What does Jude 1:9 mean?
ESV: But when the archangel Michael, contending with the devil, was disputing about the body of Moses, he did not presume to pronounce a blasphemous judgment, but said, “The Lord rebuke you.”
NIV: But even the archangel Michael, when he was disputing with the devil about the body of Moses, did not himself dare to condemn him for slander but said, 'The Lord rebuke you!'
NASB: But Michael the archangel, when he disputed with the devil and argued about the body of Moses, did not dare pronounce against him an abusive judgment, but said, 'The Lord rebuke you!'
CSB: Yet when Michael the archangel was disputing with the devil in an argument about Moses's body, he did not dare utter a slanderous condemnation against him but said, "The Lord rebuke you! "
NLT: But even Michael, one of the mightiest of the angels, did not dare accuse the devil of blasphemy, but simply said, 'The Lord rebuke you!' (This took place when Michael was arguing with the devil about Moses’ body.)
KJV: Yet Michael the archangel, when contending with the devil he disputed about the body of Moses, durst not bring against him a railing accusation, but said, The Lord rebuke thee.
Verse Commentary:
In the previous verse, Jude referred to those who "blaspheme" celestial beings, including angels. Here, he cites the example of Michael the archangel. Michael is presented in Scripture as the chief angel in combating the Devil (Daniel 10:13, 21; 12:1; Revelation 12:7–9). In this incident, Michael refused to usurp God's authority, which stands in contrast to the audacity of false teachers to slander authorities and angels.

This story comes from Jewish tradition, as recorded in a non-Scriptural book titled The Assumption of Moses. In the context Jude is using, it doesn't really matter whether this is an actual, historical event, or merely an example being given from a traditional story. Jude's reference does not imply that The Assumption of Moses is infallible, only that this was a story known to his readers. The key point here is that Michael, despite being a powerful being himself, refused to slander the Devil. This proves the arrogance of the apostates Jude is discussing. They are so conceited that they're doing what even an archangel won't!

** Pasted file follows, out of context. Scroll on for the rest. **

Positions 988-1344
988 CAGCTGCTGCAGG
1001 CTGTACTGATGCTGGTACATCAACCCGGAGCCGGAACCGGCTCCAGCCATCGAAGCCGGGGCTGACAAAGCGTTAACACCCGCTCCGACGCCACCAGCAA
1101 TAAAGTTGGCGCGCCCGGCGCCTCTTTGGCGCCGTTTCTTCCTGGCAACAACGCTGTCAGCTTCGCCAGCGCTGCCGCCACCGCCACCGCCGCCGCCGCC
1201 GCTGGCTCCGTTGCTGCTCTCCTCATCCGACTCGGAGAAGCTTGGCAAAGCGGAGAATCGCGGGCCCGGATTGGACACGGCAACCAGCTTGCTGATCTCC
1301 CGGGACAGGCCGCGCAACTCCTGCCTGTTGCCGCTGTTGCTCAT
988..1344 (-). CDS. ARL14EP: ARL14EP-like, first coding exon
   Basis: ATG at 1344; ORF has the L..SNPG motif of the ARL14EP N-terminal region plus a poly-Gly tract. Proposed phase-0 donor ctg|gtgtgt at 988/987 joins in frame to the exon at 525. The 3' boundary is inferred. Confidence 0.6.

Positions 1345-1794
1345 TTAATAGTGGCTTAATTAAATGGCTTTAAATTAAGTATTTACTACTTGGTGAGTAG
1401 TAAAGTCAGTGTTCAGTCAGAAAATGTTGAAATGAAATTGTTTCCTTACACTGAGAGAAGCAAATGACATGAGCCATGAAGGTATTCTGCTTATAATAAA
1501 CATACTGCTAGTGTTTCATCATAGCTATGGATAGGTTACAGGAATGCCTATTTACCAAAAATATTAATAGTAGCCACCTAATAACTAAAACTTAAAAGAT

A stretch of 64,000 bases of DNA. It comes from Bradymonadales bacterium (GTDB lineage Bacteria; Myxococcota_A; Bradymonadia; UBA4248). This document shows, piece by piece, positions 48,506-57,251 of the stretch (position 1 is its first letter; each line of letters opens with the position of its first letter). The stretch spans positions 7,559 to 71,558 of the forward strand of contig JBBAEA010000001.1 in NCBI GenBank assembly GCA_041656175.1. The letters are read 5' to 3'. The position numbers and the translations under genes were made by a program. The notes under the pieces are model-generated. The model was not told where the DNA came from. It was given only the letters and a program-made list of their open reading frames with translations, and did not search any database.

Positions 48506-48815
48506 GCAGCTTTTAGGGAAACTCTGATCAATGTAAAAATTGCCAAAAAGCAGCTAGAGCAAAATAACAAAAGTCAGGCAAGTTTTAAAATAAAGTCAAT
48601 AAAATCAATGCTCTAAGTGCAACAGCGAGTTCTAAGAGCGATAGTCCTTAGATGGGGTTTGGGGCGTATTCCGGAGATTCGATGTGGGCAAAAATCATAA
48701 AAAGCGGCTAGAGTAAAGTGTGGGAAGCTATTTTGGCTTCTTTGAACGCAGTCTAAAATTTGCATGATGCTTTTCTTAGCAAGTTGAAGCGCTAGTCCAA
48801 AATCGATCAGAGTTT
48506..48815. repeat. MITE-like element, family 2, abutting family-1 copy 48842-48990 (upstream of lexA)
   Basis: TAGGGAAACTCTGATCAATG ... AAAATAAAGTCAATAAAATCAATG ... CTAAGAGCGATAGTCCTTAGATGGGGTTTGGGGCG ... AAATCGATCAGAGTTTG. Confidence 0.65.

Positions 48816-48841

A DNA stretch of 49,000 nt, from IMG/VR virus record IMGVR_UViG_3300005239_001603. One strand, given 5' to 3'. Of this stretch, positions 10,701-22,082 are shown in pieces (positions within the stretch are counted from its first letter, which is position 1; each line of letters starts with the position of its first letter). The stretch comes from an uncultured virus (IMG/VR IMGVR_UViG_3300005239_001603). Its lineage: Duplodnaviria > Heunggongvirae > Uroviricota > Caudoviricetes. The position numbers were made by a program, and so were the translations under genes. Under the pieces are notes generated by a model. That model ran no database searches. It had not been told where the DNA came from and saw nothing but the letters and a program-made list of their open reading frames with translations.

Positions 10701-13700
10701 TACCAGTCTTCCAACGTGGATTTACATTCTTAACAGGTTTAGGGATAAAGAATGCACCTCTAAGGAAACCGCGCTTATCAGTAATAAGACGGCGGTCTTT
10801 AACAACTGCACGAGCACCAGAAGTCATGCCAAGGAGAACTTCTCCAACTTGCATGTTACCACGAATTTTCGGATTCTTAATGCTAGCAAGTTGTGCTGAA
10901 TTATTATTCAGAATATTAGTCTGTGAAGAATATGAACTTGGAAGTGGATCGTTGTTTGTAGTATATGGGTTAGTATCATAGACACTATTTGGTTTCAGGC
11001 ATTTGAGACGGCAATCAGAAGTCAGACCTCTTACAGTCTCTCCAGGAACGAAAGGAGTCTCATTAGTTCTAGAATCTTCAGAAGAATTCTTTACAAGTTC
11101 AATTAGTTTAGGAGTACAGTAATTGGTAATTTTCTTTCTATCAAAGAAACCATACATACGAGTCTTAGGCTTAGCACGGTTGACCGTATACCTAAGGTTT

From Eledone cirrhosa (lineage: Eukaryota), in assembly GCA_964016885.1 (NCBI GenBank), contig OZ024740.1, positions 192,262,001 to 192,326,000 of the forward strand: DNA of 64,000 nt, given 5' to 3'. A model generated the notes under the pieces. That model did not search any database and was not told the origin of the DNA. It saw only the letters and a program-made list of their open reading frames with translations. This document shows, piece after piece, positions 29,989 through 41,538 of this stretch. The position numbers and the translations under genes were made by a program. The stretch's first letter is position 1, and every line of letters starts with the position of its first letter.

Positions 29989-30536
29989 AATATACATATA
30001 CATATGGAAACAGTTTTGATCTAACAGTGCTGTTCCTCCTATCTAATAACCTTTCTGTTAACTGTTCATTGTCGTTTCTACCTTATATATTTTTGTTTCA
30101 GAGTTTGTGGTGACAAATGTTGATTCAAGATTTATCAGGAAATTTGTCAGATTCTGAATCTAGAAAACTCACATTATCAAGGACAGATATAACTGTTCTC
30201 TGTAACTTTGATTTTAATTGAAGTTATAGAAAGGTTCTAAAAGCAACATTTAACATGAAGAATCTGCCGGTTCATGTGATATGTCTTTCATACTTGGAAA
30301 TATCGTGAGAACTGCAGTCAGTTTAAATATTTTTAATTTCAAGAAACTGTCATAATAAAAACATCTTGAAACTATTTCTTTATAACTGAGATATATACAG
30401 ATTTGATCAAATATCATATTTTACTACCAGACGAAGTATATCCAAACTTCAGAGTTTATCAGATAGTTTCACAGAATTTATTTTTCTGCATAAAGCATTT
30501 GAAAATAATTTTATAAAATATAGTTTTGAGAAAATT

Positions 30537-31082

Moses, Israel's leader during the exodus from Egypt, was buried by the Lord in an unknown place (Deuteronomy 34:1–6). According to the traditional account, Michael and the Devil had engaged in a dispute about the burial of Moses' body, but Michael would not slander the Devil. Instead, he yielded to God's authority by trusting Him to rebuke the Devil. We do not know the details of the dispute, but God may have assigned Michael with the task of guarding Moses' grave, and the Devil may have wanted to steal Moses' body to make it an object of worship.
Verse Context:
Jude 1:5–16 describes the nature, errors, and fate of false teachers plaguing the Christian church. Jude's readers seem to have been acquainted with Israel's history. This passage references Old Testament events to help explain the apostates' sins, the danger they pose, and how the Lord will punish them. Jude references the unbelief of Israel after the Lord delivered them from slavery in Egypt, rebellious angels, the ungodly people of Sodom and Gomorrah, and the dangers of allowing such people to mingle with other believers.
Chapter Summary:
Jude's brief letter describes men at their worst and God at His best. Believers are already on the victorious side! Those who mock God's truth and who follow their own desires all while claiming to be Christians, are the most dangerous kind of unbelievers. These persons pose a danger to themselves and to any Christians they might influence. In response, Christians need to focus on understanding the truth of God's written Word and submitting to His will.
Chapter Context:
Jude is a single-chapter letter which reflects earlier warnings about apostates and their false teachings. Other passages of Scripture describe evil men who taught that Jesus was not fully human or fully God (1 John 2:22; 4:1–3), that God's grace allowed them to live immorally (2 Peter 2; Romans 6:1, 15), that Jesus blood was not an adequate sacrifice (Galatians 1:6–9; Hebrews 3:12–19; 10:19), and sinners gain a right standing in God's sight by keeping the law of Moses (Galatians 5:4, 7–9). Jude's letter combats false teaching and exhorts readers to remain faithful to the Lord.
Book Summary:
The book of Jude is a letter written by a half-brother of Jesus, likely later than AD 66–67, which was after 2 Peter was written. Its placement immediately before the book of Revelation is appropriate. This letter warns about false religion and evil men, whom Revelation describes as maliciously affecting political and religious conditions.
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